For the second day in a row, more than 700 people in New York died from the new coronavirus, the state announced Wednesday morning — again breaking the mark for the most number of deaths in a single day since the pandemic upended life in the state.


Speaking in Albany in his daily coronavirus press briefing Wednesday morning, Cuomo said 779 patients died in the past 24 hours, the most coronavirus-related deaths in a single day in New York state since the outbreak began.

The previous state high mark was 731, which officials reported Tuesday morning.

At least 6,268 people in New York state have died from the virus, the governor said — that’s about twice as many people who died in the 9/11 attacks.

Citywide, as of 5 p.m. Wednesday, there were 80,204 confirmed cases of COVID-19 and 4,260 deaths, up from the 3,554 fatalities the city reported 24 hours earlier.

New York City officials have reported 1,522 coronavirus-related deaths in the past two days.

The borough-by-borough breakdown, with some fluctuation in the numbers:

  • Queens: 26,204 confirmed cases
  • Brooklyn: 21,580
  • The Bronx: 16,419
  • Manhattan: 10,862
  • Staten Island: 5,102

The city said at least 20,474 people were hospitalized as of 5 p.m. Wednesday, up from 19,177. The total was 15,333 as of 5 p.m. Monday.

A week ago, New York City's confirmed case total was 45,707. A week before that: 20,011.

A week ago, New York City's confirmed coronavirus death count was 1,374. A week before that: 280.

3,164 people in New York City have died from coronavirus in the first eight days of April — more than double the entire total up until that point, although there are concerns the death count is actually higher.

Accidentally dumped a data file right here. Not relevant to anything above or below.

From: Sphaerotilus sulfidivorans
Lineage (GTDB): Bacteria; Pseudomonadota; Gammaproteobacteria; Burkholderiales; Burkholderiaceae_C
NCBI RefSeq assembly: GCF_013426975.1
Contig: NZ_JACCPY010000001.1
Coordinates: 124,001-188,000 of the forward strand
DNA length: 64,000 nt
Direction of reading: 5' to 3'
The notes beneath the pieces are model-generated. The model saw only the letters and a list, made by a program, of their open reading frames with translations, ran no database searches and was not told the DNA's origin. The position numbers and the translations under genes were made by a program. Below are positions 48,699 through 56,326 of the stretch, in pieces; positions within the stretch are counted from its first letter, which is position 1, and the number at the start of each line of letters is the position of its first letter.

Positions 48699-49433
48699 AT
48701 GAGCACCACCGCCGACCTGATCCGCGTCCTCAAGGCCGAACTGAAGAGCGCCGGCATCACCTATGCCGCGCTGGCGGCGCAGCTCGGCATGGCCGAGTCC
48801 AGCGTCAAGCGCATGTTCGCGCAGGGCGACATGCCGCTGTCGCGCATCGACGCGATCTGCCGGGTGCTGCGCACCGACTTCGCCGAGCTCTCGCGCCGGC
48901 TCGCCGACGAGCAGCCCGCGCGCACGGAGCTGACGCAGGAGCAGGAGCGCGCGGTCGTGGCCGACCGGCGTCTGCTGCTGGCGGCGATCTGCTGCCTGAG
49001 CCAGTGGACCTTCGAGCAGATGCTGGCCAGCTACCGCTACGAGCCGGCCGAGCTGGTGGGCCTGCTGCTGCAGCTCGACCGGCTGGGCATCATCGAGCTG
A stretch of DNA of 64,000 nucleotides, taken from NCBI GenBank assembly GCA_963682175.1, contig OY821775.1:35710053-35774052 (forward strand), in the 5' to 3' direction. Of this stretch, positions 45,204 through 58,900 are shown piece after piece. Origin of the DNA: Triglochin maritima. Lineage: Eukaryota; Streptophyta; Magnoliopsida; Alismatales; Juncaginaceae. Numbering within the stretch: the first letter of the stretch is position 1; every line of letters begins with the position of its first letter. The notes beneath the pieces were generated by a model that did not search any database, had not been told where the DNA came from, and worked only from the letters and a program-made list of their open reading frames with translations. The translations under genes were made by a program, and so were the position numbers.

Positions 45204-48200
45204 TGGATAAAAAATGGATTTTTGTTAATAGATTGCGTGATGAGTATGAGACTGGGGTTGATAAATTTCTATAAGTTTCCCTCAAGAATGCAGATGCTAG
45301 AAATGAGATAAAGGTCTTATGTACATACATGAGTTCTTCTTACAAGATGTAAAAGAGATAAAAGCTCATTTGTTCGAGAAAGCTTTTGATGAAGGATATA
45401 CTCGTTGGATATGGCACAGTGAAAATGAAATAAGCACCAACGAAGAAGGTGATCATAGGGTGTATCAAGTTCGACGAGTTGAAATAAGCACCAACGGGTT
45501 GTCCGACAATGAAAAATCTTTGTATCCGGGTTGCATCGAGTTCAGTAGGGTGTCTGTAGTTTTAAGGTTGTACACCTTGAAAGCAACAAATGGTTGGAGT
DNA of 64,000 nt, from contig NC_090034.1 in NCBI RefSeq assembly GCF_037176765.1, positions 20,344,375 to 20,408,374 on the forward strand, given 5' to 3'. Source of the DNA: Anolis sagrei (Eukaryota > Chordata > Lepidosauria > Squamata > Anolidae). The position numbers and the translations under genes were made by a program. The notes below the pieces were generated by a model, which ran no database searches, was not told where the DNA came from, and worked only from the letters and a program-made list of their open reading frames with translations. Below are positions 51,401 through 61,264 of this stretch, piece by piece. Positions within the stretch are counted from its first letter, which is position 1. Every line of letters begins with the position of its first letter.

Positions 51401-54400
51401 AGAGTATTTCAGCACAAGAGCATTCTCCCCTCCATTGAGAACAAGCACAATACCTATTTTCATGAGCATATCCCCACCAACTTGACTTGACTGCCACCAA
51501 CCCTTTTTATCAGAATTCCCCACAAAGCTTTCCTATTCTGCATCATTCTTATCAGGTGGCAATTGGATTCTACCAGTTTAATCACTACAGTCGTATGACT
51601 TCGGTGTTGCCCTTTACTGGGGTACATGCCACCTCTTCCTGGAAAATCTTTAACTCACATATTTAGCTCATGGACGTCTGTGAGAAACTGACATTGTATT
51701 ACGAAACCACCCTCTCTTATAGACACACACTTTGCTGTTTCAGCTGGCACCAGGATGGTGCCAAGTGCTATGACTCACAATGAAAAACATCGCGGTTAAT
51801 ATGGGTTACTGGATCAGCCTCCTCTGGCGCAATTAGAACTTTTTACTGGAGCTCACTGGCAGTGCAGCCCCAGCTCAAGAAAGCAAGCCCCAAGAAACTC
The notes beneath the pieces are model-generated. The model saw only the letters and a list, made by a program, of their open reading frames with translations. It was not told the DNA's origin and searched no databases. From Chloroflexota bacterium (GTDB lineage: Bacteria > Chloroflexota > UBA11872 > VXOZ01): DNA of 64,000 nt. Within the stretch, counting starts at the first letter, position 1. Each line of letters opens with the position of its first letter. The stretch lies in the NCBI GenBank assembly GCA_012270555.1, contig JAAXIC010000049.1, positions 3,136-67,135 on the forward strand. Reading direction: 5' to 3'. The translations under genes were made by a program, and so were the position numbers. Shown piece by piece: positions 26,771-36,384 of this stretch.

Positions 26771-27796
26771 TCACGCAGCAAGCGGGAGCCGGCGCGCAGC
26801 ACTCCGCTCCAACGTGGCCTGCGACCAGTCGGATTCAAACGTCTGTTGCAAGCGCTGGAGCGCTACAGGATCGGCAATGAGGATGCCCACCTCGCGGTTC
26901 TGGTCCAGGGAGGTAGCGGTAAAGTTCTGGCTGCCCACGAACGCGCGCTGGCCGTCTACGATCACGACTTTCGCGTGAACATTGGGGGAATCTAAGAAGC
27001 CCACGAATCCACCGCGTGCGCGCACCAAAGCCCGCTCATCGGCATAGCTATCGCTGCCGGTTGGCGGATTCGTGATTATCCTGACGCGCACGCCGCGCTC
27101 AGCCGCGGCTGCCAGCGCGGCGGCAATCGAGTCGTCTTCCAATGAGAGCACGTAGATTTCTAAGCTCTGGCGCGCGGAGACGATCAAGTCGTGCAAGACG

The city claims the spike in its confirmed cases, hospitalizations, and deaths in the period between April 6 and 7 is due to a lag in reports from laboratories and a “large transfer of hospitalization data about patients who were hospitalized before April 6.”

Cuomo didn’t try to put a spin on some grim numbers.

“The bad news isn’t just bad; the bad news is actually terrible,” he said. “When you look at the numbers on the death toll, it has been going steadily up.”

The governor said he was ordering flags be lowered across New York in honor of those who have died from the virus.

Cuomo was asked whether he regretted not doing more to shut New York down sooner, like other states such as California, by restricting movement. The governor said he thought they responded appropriately, and if anything they were criticized for moving too quickly.


Despite the grim death toll, Cuomo claimed social distancing efforts across New York appeared to be flattening the curve on some levels. According to the governor, the number of hospitalizations over a three-day average is down across in the state.

However, more time will be needed to see if there is statistically significant change and if there is an actual flattening of the curve.

The governor was quick to warn New Yorkers not to take the news as a sign to ease up on social distancing efforts. Instead, Cuomo said New Yorkers need to double down on the PAUSE restrictions, which mandate non-essential workers in the state to stay home.

He added that case numbers would likely rise again "in days" if people let down their guard.

Echoing data announced by Mayor Bill de Blasio earlier in the day, the governor said the disparity of deaths by racial group is "nothing like you are seeing elsewhere in the country.”


On the economic front, Cuomo said the state will extend unemployment to 39 weeks for New Yorkers impacted. There will also be a $600 extra unemployment payment.

The governor also announced all New Yorkers will be able to vote using absentee ballots for the June 23 primary.


This story included reporting from Zack Fink.



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